The government's antitrust body on Wednesday conducted raids at offices of UltraTech Cement and two subsidiaries of the world's largest cement maker LafargeHolcim, two sources close to the matter told Reuters.
Swiss-based LafargeHolcim in a statement to Reuters confirmed officials visited the Mumbai offices of ACC and Ambuja Cements and said the companies were fully cooperating with the authorities, but could not comment further as the matter is ongoing.
Several officers of the Competition Commission of India (CCI) were involved in search operations conducted simultaneously at multiple locations across the country, late into the evening, the sources said, asking not to be named because of the confidential nature of the raids.
Searches were also conducted at company Shree Cement Ltd, a third source said.
None of the Indian cement companies responded to Reuters requests for a comment.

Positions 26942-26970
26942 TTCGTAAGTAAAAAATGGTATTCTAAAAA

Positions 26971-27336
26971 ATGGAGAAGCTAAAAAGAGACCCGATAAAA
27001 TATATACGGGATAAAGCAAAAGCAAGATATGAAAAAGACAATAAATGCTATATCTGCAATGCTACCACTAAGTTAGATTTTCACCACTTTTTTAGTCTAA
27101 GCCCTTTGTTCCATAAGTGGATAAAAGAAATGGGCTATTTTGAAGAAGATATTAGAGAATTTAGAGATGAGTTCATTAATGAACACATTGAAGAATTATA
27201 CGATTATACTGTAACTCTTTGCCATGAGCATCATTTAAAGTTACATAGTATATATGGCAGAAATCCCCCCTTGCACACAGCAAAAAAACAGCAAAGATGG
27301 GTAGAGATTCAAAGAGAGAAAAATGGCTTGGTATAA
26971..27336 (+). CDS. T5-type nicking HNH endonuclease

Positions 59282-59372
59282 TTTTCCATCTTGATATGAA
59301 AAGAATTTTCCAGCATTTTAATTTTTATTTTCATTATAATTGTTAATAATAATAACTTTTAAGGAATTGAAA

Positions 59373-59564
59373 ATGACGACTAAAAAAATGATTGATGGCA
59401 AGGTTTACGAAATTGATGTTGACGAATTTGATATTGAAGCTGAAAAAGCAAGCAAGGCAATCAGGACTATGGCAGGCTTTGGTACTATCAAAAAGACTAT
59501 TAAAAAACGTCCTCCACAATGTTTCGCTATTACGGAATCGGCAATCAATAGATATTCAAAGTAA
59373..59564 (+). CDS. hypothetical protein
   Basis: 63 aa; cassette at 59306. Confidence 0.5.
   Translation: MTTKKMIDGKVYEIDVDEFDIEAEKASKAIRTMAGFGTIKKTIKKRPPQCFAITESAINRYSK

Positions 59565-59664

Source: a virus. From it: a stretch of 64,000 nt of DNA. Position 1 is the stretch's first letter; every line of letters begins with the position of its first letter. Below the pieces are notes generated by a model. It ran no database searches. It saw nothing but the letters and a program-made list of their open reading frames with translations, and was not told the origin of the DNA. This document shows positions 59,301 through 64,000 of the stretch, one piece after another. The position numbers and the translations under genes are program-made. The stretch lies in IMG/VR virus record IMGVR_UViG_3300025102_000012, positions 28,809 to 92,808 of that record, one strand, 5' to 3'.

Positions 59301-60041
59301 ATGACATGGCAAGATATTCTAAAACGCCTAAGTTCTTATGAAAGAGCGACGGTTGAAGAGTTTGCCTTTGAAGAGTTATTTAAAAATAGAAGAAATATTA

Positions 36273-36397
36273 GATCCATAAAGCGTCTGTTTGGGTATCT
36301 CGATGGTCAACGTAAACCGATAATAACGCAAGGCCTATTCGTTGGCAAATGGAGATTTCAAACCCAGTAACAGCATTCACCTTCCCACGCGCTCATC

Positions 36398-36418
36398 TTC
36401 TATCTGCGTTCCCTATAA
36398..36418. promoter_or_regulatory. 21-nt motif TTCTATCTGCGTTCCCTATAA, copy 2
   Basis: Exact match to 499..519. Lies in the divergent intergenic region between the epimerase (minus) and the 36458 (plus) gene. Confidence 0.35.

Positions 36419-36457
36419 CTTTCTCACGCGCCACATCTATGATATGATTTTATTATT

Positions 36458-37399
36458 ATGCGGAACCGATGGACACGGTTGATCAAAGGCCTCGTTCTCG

The CCI did not respond to a request for comment.
The CCI does not make any details of ongoing cartel cases or raids public.
India is the second largest cement producer in the world and accounted for more than 8 per cent of global installed capacity in 2019, figures from the India Brand Equity Foundation show. Cement sales in India stood at $9 billion in 2019-20.
Commerce minister Piyush Goyal last year told parliament the CCI was examining complaints of cartelisation by cement companies.
Given the impact on industry of COVID-19, the latest raids could add to the pressure, Rudresh Singh, an antitrust partner at India's L&L Partners, said.
"There is already significant stress in the sector due to the pandemic," Mr Singh said.
In 2012, the CCI imposed a total penalty of $1.1 billion on several cement companies for colluding to under-use their plants and create an artificial shortage of cement. An appeal against that decision is still pending.
In recent years, the CCI has raided offices of other foreign companies, including beer giant Carlsberg and commodities trader Glencore on allegations of price collusion in their industry.